Unable to think of anything else the narrator immerses himself in dictionary definitions and descriptions—a handy device to both educate and intellectually seduce his readers, for such seduction is what is happening to him as the axolotls command more and more of his attention. Even though his frequent visits confuse the aquarium guards, he returns to spend more and more time in front of the axolotl's tank. "There's nothing strange in this," he advises, "because after the first minute I knew we were linked." This is strange indeed, all the more so as the language and mood behind it take on a tone of compulsion, a confession that "something infinitely lost and distant kept pulling us together." He has looked up the creatures' Spanish name and related them to Aztecs, but other features remind him of Chinese glass figurines. His rapt attention is complemented with (and even justified by) the information he provides. Much as a casual browser can become caught up unsuspectingly in a random encyclopedia entry and the wealth of knowledge it contains, so too does the narrator let himself be figuratively devoured by the little aquatic beings (who are, his library research tells him, edible and productive of a fluid useable as cod-liver oil).
But how does he become an axolotl? For this Cortázar guides the reader through several careful stages. First his narrator picks one axolotl for study, its tiny hands and slim fingers (with almost human nails) suggesting personal identity. With one such creature singled out and allowed to be itself, the narrative's motion becomes the animal's own, the minuscule motion of its gills described with the attention usually given only to matters of great scope and importance. And at this point the personal pronoun makes its almost subliminal reappearance: "It's that we don't enjoy moving a lot, and the tank is so cramped." Yet the axolotl's barest movement has been noted, and that close notation has made the center of perception the axolotl's own.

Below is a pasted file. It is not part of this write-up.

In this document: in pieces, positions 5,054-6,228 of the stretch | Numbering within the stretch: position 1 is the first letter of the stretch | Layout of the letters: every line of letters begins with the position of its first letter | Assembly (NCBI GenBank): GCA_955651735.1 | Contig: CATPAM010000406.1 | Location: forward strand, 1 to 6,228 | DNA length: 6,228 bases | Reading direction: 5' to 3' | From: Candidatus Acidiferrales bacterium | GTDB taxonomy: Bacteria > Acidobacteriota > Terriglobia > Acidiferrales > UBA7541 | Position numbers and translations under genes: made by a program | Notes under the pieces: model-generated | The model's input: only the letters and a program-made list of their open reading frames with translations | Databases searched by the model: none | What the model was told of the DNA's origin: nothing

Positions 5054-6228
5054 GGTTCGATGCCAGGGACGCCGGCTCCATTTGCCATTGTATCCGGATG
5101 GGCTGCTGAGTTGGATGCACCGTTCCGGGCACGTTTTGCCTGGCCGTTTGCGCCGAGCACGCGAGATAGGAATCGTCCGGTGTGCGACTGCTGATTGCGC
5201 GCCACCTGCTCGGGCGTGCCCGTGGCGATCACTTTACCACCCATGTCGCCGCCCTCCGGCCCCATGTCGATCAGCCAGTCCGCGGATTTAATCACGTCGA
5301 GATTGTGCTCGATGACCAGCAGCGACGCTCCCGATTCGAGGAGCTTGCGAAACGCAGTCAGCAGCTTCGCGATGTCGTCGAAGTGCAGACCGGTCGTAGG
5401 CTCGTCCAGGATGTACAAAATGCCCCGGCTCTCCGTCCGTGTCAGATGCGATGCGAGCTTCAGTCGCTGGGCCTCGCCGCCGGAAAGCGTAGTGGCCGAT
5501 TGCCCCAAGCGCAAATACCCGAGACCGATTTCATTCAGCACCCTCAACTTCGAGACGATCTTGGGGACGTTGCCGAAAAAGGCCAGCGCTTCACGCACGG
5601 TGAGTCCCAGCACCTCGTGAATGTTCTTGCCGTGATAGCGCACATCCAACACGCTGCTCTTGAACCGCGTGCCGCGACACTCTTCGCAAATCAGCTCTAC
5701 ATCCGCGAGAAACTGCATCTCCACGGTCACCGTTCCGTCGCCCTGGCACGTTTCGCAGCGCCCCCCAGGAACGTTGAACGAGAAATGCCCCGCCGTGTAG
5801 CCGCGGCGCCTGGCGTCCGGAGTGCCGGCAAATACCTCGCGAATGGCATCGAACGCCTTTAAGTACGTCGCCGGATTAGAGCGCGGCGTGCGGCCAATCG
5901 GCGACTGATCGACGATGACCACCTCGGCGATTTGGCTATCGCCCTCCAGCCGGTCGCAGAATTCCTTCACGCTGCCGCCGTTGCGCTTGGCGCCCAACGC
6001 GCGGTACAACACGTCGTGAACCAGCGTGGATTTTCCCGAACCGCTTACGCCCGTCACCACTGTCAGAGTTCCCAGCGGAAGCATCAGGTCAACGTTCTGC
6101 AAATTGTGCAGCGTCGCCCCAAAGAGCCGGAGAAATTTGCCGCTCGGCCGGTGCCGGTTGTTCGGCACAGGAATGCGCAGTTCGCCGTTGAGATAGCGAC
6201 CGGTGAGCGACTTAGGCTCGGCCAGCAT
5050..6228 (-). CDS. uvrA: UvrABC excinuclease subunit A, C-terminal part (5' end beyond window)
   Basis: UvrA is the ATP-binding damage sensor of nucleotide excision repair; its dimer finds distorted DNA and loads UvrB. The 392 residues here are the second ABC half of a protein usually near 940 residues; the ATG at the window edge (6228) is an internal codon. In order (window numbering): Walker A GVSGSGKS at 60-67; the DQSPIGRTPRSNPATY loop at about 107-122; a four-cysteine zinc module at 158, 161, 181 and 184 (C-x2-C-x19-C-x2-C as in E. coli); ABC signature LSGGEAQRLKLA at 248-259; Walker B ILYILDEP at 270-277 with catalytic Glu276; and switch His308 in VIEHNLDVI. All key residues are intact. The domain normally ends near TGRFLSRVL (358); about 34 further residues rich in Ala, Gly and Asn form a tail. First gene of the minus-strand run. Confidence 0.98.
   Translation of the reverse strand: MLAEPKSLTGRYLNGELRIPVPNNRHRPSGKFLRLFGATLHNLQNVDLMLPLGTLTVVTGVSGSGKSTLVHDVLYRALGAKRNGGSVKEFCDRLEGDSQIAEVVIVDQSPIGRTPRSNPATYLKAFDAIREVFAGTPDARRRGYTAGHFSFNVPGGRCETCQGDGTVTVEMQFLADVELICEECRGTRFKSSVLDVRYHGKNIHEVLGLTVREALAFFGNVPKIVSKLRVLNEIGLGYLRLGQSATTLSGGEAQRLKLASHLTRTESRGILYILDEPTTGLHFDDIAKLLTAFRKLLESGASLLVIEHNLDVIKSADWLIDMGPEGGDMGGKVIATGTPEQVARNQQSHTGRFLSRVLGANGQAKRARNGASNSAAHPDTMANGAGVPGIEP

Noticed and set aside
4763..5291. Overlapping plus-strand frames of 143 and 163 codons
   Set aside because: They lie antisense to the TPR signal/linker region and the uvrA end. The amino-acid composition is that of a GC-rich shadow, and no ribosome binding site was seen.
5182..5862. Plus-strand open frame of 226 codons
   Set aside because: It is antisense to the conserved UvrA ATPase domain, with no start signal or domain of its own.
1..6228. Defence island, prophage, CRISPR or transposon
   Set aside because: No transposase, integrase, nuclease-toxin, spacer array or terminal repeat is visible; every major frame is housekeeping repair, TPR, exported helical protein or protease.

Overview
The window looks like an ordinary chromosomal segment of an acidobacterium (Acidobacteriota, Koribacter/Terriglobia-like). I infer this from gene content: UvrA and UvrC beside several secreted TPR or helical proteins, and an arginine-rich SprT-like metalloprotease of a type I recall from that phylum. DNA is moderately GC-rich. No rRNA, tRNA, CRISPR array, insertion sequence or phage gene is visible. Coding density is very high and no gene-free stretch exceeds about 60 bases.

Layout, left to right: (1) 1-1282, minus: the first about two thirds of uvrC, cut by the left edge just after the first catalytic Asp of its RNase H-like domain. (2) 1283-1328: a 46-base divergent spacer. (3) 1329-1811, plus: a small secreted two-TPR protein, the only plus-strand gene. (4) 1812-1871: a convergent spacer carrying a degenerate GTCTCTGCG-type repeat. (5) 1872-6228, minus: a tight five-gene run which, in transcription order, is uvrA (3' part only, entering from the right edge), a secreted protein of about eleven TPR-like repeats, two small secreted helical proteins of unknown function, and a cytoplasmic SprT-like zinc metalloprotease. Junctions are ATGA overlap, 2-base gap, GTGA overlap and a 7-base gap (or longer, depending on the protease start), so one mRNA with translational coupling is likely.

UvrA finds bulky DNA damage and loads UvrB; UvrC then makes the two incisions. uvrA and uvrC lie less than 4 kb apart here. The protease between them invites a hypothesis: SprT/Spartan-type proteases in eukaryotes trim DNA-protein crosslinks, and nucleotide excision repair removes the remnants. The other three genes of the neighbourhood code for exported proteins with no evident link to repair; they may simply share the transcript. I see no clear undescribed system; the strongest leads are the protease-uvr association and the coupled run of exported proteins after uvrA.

Close study also breeds a philosophical fascination, a perception of the animal's "secret will to abolish space and time with indifferent immobility." The eyes, so physically different from those of human beings, "spoke to me of the presence of a different life, of another way of seeing." These eyes know more than he does; they know that, despite all claims to the contrary, they are not animals, but just another order of sentience the narrator has learned to share.
A subsequent paragraph debates mythological propositions but dismisses them. Instead, an identification of being (and not just allusion) has taken place. Nor is there a simple, common explanation in psychology, that "my own sensibility was projecting a nonexistent consciousness upon the axolotls," for that would be the device of traditional and not magical realism, an excuse for everything fabulous that has transpired.
By the story's end the narrator is speaking, as always, with his face to the glass—only now it is inside, looking out at the human being who comes each day to visit. The window and its reflective nature make this transfer mechanically possible, just as the structural situation of a human staring at the animals staring at the human creates an infinitely replicable narrative. That there can be closure to this method is grammatical: the last paragraph begins with the pronoun "He" to describe the visitor while the "I" is not just an animal but an animal that can wonder if "perhaps he is going to write a story about us"—a plural form that includes both animals and human being—"that, believing he's making up a story, he's going to write all this about axolotls."